10 in HIGH x 8.125 in WIDE
(25.40 cm HIGH x 20.64 cm WIDE)
Oakland Tribune Collection, Oakland Museum of California, gift of ANG Newspapers

US Senator George Murphy / Press Conf (handwritten in blue ink on back); "Murphy / George [crossed out] / 2 col / D Tues / w/g" (handwritten in pencil on back); "BILL CROUCH / JUN 15 1965" (stamped in purple ink onto back); "TR E JUN 15 1965" (stamped in purple ink onto caption affixed to back)

Black and white photograph of actor/politician George Murphy standing in front of microphones speaking. Murphy is wearing a dark suit and tie with a light colored collared shirt and appears to be leaning on a podium. He is looking to his left. Surface of image has been painted to highlight areas and there are white cropping registration marks for reproduction purposes. Caption affixed to back reads, "FOREIGN AFFAIRS NEXT, SAYS GEORGE MURPHY / California Senator places farm crisis cleanup first."

George MurphyFrom Wikipedia, the free encyclopedia: http://en.wikipedia.org/wiki/George_Murphy (9/20/2007)George Lloyd Murphy (July 4, 1902_May 3, 1992) was an American dancer, actor, and politician.He was born in New Haven, Connecticut of Irish Catholic extraction, and attended Yale University. He worked as a tool maker for the Ford Motor Company, as a miner, a real estate agent, and a night club dancer. In 1927 he appeared on Broadway, partnering with his wife Julie Johnson as a dance act. When Johnson decided to retire from show business in 1935, Murphy moved the family to Hollywood, appearing in several musicals and comedies until 1952. During World War II he appeared in several patriotic films designed to increase morale in the U.S., including the 1943 movie This Is the Army in which he plays a thinly fictionalized version of Irving Berlin.In the 1950s, Murphy entered politics as chairman of the California Republican State Central Committee. In 1964 he was elected to the United States Senate; he defeated Pierre Salinger, who had been appointed several months earlier to serve the remainder of the late Clair Engle's unexpired term. Murphy served from January 1, 1965 to January 3, 1971. In 1968, he served as the chair of the National Republican Senatorial Committee. Murphy assumed his seat two days early, when Salinger resigned from the seat in order to allow Murphy to gain an edge in seniority. Murphy was then appointed by Gov. Pat Brown to serve the remaining two days of Salinger's term. He was an unsuccessful candidate for reelection in 1970, and subsequently moved to Palm Beach, Florida, where he died at the age of 89 from leukemia.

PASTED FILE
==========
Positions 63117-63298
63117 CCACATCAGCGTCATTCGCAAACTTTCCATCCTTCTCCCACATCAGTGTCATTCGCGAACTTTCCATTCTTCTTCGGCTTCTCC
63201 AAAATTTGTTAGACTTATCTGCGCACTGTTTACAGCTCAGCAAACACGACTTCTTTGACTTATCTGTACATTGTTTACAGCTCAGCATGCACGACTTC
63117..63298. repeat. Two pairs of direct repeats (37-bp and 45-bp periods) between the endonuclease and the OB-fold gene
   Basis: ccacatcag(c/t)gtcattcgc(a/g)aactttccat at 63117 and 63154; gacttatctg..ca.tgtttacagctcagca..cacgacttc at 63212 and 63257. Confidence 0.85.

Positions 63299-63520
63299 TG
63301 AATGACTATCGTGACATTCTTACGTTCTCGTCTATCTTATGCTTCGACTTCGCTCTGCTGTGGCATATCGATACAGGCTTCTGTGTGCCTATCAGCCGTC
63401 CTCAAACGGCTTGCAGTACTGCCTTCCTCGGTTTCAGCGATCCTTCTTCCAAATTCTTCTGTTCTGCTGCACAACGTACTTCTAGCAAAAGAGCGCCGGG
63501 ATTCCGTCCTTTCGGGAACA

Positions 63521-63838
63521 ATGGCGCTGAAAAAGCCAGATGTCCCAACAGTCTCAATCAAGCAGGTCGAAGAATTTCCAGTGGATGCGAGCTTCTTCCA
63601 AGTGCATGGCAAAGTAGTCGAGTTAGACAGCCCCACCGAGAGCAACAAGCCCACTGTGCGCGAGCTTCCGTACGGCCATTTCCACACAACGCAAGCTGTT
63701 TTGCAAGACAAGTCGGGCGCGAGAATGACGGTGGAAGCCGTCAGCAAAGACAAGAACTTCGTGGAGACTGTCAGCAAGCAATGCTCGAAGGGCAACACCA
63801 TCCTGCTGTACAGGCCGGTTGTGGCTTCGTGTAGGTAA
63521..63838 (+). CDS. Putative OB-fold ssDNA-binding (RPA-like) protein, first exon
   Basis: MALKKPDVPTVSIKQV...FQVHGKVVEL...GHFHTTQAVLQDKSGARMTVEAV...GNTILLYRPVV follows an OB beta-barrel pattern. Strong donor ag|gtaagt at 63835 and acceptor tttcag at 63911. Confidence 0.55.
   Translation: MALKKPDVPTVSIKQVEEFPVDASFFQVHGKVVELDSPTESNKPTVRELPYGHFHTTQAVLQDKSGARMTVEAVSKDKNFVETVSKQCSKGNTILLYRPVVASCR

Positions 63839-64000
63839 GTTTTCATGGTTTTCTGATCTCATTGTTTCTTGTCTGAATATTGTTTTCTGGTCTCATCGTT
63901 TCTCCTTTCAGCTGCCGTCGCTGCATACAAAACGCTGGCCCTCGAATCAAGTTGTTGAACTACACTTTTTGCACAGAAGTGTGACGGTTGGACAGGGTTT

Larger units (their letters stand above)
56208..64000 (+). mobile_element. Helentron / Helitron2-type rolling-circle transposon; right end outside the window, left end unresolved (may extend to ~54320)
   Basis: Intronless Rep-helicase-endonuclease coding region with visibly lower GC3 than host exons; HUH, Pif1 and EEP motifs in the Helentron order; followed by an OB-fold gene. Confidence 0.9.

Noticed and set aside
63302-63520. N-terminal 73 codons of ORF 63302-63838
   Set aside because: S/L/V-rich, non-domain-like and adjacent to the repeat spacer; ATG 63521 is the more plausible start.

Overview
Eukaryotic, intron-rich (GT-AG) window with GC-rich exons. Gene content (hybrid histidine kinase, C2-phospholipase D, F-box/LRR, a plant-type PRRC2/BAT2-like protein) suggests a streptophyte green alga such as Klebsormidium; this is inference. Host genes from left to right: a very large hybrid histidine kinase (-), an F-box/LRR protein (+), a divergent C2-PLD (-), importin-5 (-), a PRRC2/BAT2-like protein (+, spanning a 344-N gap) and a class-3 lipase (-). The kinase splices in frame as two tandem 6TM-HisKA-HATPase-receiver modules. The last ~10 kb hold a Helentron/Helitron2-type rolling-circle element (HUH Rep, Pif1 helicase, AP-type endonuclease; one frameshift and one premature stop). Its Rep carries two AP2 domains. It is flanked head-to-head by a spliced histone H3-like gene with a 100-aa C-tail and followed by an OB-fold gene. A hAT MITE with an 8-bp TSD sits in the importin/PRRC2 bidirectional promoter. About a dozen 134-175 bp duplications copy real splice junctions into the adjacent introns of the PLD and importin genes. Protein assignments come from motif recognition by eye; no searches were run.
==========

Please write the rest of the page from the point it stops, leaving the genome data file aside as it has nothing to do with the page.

Used: Oakland Tribune

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